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JavaScript Web Applications

Cover of JavaScript Web Applications by Alex MacCaw Published by O'Reilly Media, Inc.
  1. JavaScript Web Applications
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    2. Preface
      1. Who Is This Book For?
      2. How This Book Is Organized
      3. Conventions Used in This Book
      4. Accompanying Files
      5. Code Conventions
      6. Holla
      7. Author’s Note
      8. Safari® Books Online
      9. How to Contact Us
    3. 1. MVC and Classes
      1. Early Days
      2. Adding Structure
      3. What Is MVC?
      4. Toward Modularity, Creating Classes
      5. Adding Functions to Classes
      6. Adding Methods to Our Class Library
      7. Class Inheritance Using Prototype
      8. Adding Inheritance to Our Class Library
      9. Function Invocation
      10. Controlling Scope in Our Class Library
      11. Adding Private Functions
      12. Class Libraries
    4. 2. Events and Observing
      1. Listening to Events
      2. Event Ordering
      3. Canceling Events
      4. The Event Object
      5. Event Libraries
      6. Context Change
      7. Delegating Events
      8. Custom Events
      9. Custom Events and jQuery Plug-Ins
      10. Non-DOM Events
    5. 3. Models and Data
      1. MVC and Namespacing
      2. Building an ORM
      3. Adding ID Support
      4. Addressing References
      5. Loading in Data
      6. Populating Our ORM
      7. Storing Data Locally
      8. Adding Local Storage to Our ORM
      9. Submitting New Records to the Server
    6. 4. Controllers and State
      1. Module Pattern
      2. Adding a Bit of Context
      3. State Machines
      4. Routing
    7. 5. Views and Templating
      1. Dynamically Rendering Views
      2. Templates
      3. Binding
    8. 6. Dependency Management
      1. CommonJS
      2. Module Loaders
      3. Wrapping Up Modules
      4. Module Alternatives
      5. FUBCs
    9. 7. Working with Files
      1. Browser Support
      2. Getting Information About Files
      3. File Inputs
      4. Drag and Drop
      5. Copy and Paste
      6. Reading Files
      7. Custom Browse Buttons
      8. Uploading Files
      9. jQuery Drag and Drop Uploader
    10. 8. The Real-Time Web
      1. Real Time’s History
      2. WebSockets
      3. Real-Time Architecture
      4. Perceived Speed
    11. 9. Testing and Debugging
      1. Unit Testing
      2. Drivers
      3. Headless Testing
      4. Distributed Testing
      5. Providing Support
      6. Inspectors
      7. The Console
      8. Using the Debugger
      9. Analyzing Network Requests
      10. Profile and Timing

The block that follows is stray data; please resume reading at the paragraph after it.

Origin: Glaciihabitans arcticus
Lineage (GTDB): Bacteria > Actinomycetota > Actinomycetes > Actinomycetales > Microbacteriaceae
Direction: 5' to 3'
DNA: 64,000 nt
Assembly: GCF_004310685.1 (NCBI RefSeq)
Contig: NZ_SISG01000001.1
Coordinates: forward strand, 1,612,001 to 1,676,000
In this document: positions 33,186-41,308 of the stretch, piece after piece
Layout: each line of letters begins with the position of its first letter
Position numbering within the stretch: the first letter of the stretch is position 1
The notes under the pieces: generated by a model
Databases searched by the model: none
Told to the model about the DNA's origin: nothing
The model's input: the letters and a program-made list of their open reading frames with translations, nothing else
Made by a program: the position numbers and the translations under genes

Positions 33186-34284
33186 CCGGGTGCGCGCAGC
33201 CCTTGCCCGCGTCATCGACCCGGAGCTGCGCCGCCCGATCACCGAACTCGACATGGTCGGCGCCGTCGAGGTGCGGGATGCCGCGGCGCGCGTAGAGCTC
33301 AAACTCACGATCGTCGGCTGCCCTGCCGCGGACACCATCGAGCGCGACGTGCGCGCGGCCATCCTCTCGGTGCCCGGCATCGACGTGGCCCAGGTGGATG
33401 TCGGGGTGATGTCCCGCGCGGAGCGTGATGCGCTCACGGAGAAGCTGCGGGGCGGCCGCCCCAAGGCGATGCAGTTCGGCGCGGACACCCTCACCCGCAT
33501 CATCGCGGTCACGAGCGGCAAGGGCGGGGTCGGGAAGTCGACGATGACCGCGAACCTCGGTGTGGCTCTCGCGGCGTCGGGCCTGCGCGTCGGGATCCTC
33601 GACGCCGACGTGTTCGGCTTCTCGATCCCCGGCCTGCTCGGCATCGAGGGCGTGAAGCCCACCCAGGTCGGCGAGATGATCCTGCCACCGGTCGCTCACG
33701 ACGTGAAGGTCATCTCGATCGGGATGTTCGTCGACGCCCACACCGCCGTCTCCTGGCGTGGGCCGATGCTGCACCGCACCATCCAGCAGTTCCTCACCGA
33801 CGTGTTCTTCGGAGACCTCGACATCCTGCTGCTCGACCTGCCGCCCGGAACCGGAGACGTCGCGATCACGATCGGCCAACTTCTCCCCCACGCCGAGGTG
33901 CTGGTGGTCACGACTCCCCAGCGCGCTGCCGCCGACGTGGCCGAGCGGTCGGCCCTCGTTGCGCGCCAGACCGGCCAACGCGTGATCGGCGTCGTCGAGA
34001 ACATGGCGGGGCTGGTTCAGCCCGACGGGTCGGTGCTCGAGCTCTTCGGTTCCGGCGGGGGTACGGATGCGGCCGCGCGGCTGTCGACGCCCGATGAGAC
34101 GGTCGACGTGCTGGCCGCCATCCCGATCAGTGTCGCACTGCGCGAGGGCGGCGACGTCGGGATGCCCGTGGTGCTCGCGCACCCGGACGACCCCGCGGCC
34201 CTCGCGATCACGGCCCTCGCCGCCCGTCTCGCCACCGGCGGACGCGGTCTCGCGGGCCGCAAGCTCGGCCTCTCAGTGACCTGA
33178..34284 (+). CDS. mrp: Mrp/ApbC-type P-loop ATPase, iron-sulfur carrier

12. 10. Deploying
      1. Performance
      2. Caching
      3. Minification
      4. Gzip Compression
      5. Using a CDN
      6. Auditors
      7. Resources
    13. 11. The Spine Library
      1. Setup
      2. Classes
      3. Events
      4. Models
      5. Controllers
      6. Building a Contacts Manager
    14. 12. The Backbone Library
      1. Models
      2. Collections
      3. Views
      4. Controllers
      5. Syncing with the Server
      6. Building a To-Do List
    15. 13. The JavascriptMVC Library
      1. Setup
      2. Classes
      3. Model
      4. Using Client-Side Templates in the View
      5. $.Controller: The jQuery Plug-in Factory
      6. Putting It All Together: An Abstract CRUD List
    16. A. jQuery Primer
      1. DOM Traversal
      2. DOM Manipulation
      3. Events
      4. Ajax
      5. Being a Good Citizen
      6. Extensions
      7. Creating a Growl jQuery Plug-in
    17. B. CSS Extensions
      1. Variables
      2. Mixins
      3. Nested Rules
      4. Including Other Stylesheets
      5. Colors
      6. How Do I Use Less?
    18. C. CSS3 Reference
      1. Prefixes
      2. Colors
      3. Rounded Corners
      4. Drop Shadows
      5. Text Shadow
      6. Gradients
      7. Multiple Backgrounds
      8. Selectors
      9. Transitions
      10. Border Images
      11. Box Sizing
      12. Transformations
      13. Flexible Box Model
      14. Fonts
      15. Graceful Degradation
      16. Creating a Layout
    19. Index
    20. About the Author
    21. Colophon
    22. SPECIAL OFFER: Upgrade this ebook with O’Reilly
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Headless Testing

With the development of server-side JavaScript implementations such as Node.js and Rhino comes the possibility of running your tests outside the browser in a headless environment via the command line. This has the advantage of speed and ease of setup, as it does away with the multitude of browsers and the continuous integration environment. The disadvantage, of course, is that the tests aren’t being run in a real-world environment.

This might not be as big a problem as it sounds, as you’ll find that most of the JavaScript you write is application logic and not browser-dependent. In addition, libraries like jQuery have taken care of a lot of browser incompatibilities when it comes to the DOM and event management. For smaller applications, as long as you have a staging environment when deploying and some high-level cross-browser integration tests (whether manual or automated), you should be fine.

Envjs is a library originally developed by John Resig, creator of the jQuery JavaScript framework. It offers an implementation of the browser and DOM APIs on top of Rhino, Mozilla’s Java implementation of JavaScript. You can use the env.js library together with Rhino to run JavaScript tests on the command line.

Zombie

Zombie.js is a headless library designed to take advantage of the incredible performance and asynchronous nature of Node.js. Speed is a key feature: the less time you spend waiting for tests to complete, the more time you get to build new features and fix bugs. ...

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